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Sunday, October 23, 2016
Bethlehem: civilian shot dead at Church of Nativity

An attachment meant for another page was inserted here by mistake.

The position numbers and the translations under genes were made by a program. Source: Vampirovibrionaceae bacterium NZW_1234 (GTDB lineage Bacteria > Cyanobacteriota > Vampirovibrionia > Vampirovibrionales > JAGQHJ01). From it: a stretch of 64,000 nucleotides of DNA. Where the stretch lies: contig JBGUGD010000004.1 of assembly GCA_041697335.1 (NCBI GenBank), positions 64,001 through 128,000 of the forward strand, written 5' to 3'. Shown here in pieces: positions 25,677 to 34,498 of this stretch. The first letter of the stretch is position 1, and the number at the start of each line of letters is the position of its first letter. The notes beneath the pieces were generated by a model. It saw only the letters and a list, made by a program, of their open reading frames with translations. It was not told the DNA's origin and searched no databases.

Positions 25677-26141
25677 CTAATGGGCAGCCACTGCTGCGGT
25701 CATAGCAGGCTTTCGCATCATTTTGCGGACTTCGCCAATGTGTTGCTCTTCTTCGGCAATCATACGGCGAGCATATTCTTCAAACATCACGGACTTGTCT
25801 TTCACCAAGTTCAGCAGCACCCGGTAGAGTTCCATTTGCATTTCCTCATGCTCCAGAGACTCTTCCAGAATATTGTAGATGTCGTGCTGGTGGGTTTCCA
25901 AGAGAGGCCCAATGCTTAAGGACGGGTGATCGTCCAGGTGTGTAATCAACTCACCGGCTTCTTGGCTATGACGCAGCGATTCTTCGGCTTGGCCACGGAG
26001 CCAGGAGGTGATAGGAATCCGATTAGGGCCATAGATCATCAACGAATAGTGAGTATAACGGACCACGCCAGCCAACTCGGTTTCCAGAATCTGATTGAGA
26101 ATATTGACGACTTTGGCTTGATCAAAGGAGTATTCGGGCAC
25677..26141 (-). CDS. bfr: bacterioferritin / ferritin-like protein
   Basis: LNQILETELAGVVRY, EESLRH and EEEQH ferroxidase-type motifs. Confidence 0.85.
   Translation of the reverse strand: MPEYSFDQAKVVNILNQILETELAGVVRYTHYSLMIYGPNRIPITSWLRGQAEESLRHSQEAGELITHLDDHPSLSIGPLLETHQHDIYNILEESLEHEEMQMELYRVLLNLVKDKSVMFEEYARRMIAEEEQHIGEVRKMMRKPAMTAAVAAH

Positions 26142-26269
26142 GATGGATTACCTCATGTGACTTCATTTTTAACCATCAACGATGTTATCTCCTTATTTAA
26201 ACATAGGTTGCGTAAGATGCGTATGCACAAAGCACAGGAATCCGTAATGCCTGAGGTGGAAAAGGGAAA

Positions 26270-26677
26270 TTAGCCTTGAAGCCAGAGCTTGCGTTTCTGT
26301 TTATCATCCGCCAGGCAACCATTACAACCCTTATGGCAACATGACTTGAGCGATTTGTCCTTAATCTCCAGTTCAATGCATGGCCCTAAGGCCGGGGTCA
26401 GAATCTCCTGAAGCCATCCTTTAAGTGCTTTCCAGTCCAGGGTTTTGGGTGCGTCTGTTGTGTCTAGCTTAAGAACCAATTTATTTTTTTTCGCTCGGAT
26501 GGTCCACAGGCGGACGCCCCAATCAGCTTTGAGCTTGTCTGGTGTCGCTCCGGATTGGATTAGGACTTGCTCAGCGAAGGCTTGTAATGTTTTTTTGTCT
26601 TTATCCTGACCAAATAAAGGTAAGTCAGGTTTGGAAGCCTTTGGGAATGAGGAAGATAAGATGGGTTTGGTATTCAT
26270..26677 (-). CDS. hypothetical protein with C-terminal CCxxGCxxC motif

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 A Palestinian civilian inside the Church of the Nativity compound in Bethlehem was shot dead by Israeli soldiers on Saturday. Hassan Mesman, 26, was shot in the neck by Israeli snipers positioned in a hotel on Manger Square. The Franciscans inside the compound said they tried to treat Mesman by candlelight, because they have no electricity, but he bled to death. Hassan is the third person to be shot inside the compound since the stand-off began last week. On Thursday an Armenian monk was hit in the back with a single bullet. The Israeli army said that he looked suspicious and had been mistaken for a gunman. The body of a Palestinian policeman killed on Monday, when he tried to put out a fire, remains inside the church. The Franciscans have appealed to be allowed to remove it so that the man can be buried. The Israeli army has begun blasting the church with a variety of ear-splitting noises, and loudspeaker calls on those inside to surrender. One priest said it was 'psycho terror.' The Israelis have made no official comment, but a reserve captain in Bethlehem told the BBC that the army was using some unorthodox methods. He said: "We try applying pressure with certain means, if it means letting off bombs near the area, if it means shooting the flags above the church... I can't say everything that we do." The soldier said Israel could have ended the stand-off in half an hour if it had used force, but that it had opted to show sensitivity to holy sites and the Christian world. At the weekend, spokesman Fr David Jaeger said the Franciscan friars and nuns at the Church of Nativity in Bethlehem held a ceremony in which they agreed to continue to remain inside the besieged church. Fr David said the position was becoming "extremely dangerous" and urged both sides in the stand-off to accept a solution before it is too late, underscoring the risk that one of the world's most famous Christian sites could soon become the scene of a historic disaster. He accused Israel of refusing to allow deliveries of food and water, and said the last supplies of bottled water inside the church were exhausted. The Israeli soldiers have said that the priests, monks and nuns are free to leave, but the Franciscans, as traditional custodians of Christian sites in the Holy Land, say they have a duty to stay, to protect the sanctity of one of Christianity's most sacred shrines.
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